The Asia-Europe Meeting (ASEM) stands for 55% of global trade, 60% of global GDP, 60% of the world’s population, 65% of global production, and 75% of global tourism. Figures such as these are published every two years on the occasion of the biennial ASEM summit, but in and of themselves they say very little. They are merely an indication of the substantial widening of the process, from a limited gathering of 26 participants in 1996, to a sizable forum of 53 partners at present, including countries from Europe, Central-, South-, Northeast- and Southeast-Asia to Russia, Australia and New Zealand. Still, today the 22-year old ASEM process faces the same challenges as it did during its early years. The forum lacks in public awareness and visibility, its track record as well as work in progress are not easily quantifiable or obvious, it is criticized for being little more than a talking shop, member countries disagree on the forum’s core objectives, and the summit mainly serves as an umbrella for bilateral meetings that are deemed more important than the region-to-region or multilateral ones. Nevertheless, the forthcoming 12thASEM summit, to be held in Brussels on 18-19 October, might imbue the forum with new vigour.
ASEM’s agenda remains broad, with the upcoming summit in Brussels in October this year seeking to address trade and investment, sustainable development and climate, and non-traditional security challenges. What does catch the eye, however, is that strengthening connectivity between the two regions will be a major focus of discussions. Connectivity itself has been addressed in ASEM before. For example, the Trans-Eurasia Information Network (TEIN), launched at the ASEM3 summit in Seoul in 2000, has successfully enhanced interconnectivity between European and Asian research and education networks, and is currently in its fourth phase. People-to-people and educational exchanges have taken place under the ASEM banner, in particular through the Asia-Europe Foundation (ASEF). Transport Ministerial Meetings have been organized since 2009, and in 2016 a Pathfinder Group on Connectivity saw the light, aiming in the first place to outline the scope of the concept. In spite of these initiatives, there is plenty of space to achieve more, in particular in the light of China’s increasing influence and activity.
As of the 2010s, China has been aiming to place its stamp on the ASEM connectivity agenda, not least to find synergies with its own Belt and Road Initiative (BRI). China was behind initiatives such as the Chengdu Declaration on Green, Secure and Efficient Asia-Europe Connection (2ndASEM Transport Ministers’ Meeting, 2011). Beijing also sponsored the ASEM Industry Dialogue on Connectivity, held in Chongqing in 2015, floating ambitious ideas on improved Eurasian land bridges, transport corridors, sea routes and rail links, while at the same time promoting people-to-people exchanges, policy coordination, and trade and capital flows.
For a long time Europe’s response was missing in action, so to speak. The EU was wary of China’s geopolitical intentions, concerned about overlaps with the EU-China dialogue, held back by intra-European divisions, or generally undecided about whether to cooperate or compete with Beijing. But there is no doubt that the EU has become increasingly preoccupied about China’s Westward push through BRI projects, with investments in over 80 countries including in Europe. Europe’s concerns have been that these investments are actually loans, tied to Chinese companies, with limited benefits for local countries and lacking a transparent bidding process.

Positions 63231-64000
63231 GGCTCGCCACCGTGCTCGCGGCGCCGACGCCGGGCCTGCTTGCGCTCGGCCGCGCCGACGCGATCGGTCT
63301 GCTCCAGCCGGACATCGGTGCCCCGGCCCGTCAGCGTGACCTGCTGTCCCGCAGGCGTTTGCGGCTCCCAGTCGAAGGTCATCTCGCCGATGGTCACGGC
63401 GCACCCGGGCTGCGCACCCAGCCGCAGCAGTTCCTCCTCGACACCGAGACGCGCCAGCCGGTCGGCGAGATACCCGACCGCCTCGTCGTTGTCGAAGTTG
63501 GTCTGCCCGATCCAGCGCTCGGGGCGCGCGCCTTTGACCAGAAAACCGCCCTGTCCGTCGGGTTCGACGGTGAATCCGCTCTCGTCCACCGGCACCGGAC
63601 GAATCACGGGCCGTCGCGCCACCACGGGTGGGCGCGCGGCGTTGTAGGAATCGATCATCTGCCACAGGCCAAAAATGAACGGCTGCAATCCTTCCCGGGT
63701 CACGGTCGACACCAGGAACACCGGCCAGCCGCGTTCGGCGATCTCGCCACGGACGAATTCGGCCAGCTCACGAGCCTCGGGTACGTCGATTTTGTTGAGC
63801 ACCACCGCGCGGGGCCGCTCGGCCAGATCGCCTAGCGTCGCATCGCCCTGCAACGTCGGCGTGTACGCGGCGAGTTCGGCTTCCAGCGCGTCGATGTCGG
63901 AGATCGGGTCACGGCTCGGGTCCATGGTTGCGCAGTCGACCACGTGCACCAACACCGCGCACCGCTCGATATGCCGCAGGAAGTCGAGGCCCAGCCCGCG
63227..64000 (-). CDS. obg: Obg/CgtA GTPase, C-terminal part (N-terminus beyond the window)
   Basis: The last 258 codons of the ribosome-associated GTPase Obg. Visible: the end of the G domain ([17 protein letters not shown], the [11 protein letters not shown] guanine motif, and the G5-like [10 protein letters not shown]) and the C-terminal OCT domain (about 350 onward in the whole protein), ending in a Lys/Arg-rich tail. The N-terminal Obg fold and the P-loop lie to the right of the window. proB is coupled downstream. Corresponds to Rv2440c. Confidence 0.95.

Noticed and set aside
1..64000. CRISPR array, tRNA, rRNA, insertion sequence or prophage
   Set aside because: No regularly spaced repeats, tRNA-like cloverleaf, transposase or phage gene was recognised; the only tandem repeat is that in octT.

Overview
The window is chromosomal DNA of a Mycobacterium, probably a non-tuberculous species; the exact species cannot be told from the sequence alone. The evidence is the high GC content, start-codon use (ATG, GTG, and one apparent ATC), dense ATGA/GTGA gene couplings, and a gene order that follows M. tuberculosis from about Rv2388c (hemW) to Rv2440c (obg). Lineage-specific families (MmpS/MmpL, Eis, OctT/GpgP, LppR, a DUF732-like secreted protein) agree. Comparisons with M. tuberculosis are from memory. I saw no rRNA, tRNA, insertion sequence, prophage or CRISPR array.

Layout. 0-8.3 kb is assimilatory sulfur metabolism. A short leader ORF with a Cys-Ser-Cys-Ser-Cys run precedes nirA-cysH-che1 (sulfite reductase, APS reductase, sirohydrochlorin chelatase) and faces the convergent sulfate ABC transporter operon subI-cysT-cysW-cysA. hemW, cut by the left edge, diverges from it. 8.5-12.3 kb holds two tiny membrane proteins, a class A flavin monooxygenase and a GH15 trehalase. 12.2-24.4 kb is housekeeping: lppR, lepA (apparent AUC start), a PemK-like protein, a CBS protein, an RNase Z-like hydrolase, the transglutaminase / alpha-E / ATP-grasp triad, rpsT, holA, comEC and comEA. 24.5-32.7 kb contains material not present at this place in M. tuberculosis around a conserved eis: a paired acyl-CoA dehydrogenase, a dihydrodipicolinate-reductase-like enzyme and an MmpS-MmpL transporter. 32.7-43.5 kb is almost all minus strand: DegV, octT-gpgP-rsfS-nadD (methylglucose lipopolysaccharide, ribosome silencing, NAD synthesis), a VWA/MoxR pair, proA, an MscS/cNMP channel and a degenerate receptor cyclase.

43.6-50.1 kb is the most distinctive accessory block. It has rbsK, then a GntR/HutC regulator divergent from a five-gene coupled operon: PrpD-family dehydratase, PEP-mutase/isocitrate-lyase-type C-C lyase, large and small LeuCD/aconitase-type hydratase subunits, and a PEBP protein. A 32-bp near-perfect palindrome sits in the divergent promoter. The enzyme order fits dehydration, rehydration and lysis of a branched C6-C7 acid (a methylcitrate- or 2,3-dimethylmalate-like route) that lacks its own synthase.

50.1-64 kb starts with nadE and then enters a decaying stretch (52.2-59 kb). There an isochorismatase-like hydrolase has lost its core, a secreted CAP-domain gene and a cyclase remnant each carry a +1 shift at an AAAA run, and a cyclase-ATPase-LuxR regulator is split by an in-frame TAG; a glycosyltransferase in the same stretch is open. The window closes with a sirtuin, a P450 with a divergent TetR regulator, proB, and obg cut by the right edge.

On 19 September 2018, however, the European Commission released a Joint Communication on connectivity between Europe and Asia. Clearly intended to be the basis for a European response to the BRI, the paper aims to feed into discussions at the upcoming ASEM summit in Brussels, after discussions in the European Parliament and the European Council. The strategy emphasizes that connectivity has to be economically, fiscally, environmentally and socially sustainable, comprehensive across sectors and financial frameworks, and based on international rules and an open and transparent investment environment. The implementation, and eventual success, of the strategy will depend on the envisaged increased funding allocated to Asia-Europe connectivity as part of the EU’s investment framework for external action, in addition to private investments. Nonetheless, if agreed, the new strategy not only offers a European alternative to BRI, but it also opens up avenues to cooperate with China and find synergies.
In the light of the above, ASEM provides a perfect forum to discuss European and Asian approaches to connectivity. The forum can provide a level playing field in order to set objectives, share practices and exchange ideas. Furthermore, the creation of partnerships at the bilateral, region-to-region, multilateral, and multi-stakeholder levels is vital in promoting connectivity. Bringing together all these different dimensions and stakeholders, it is here that the ASEM process can fulfil its envisioned complementary function, and overcome some of the justified criticism. After 22 years, ASEM can substantially and tangibly contribute to making Asia and Europe meet.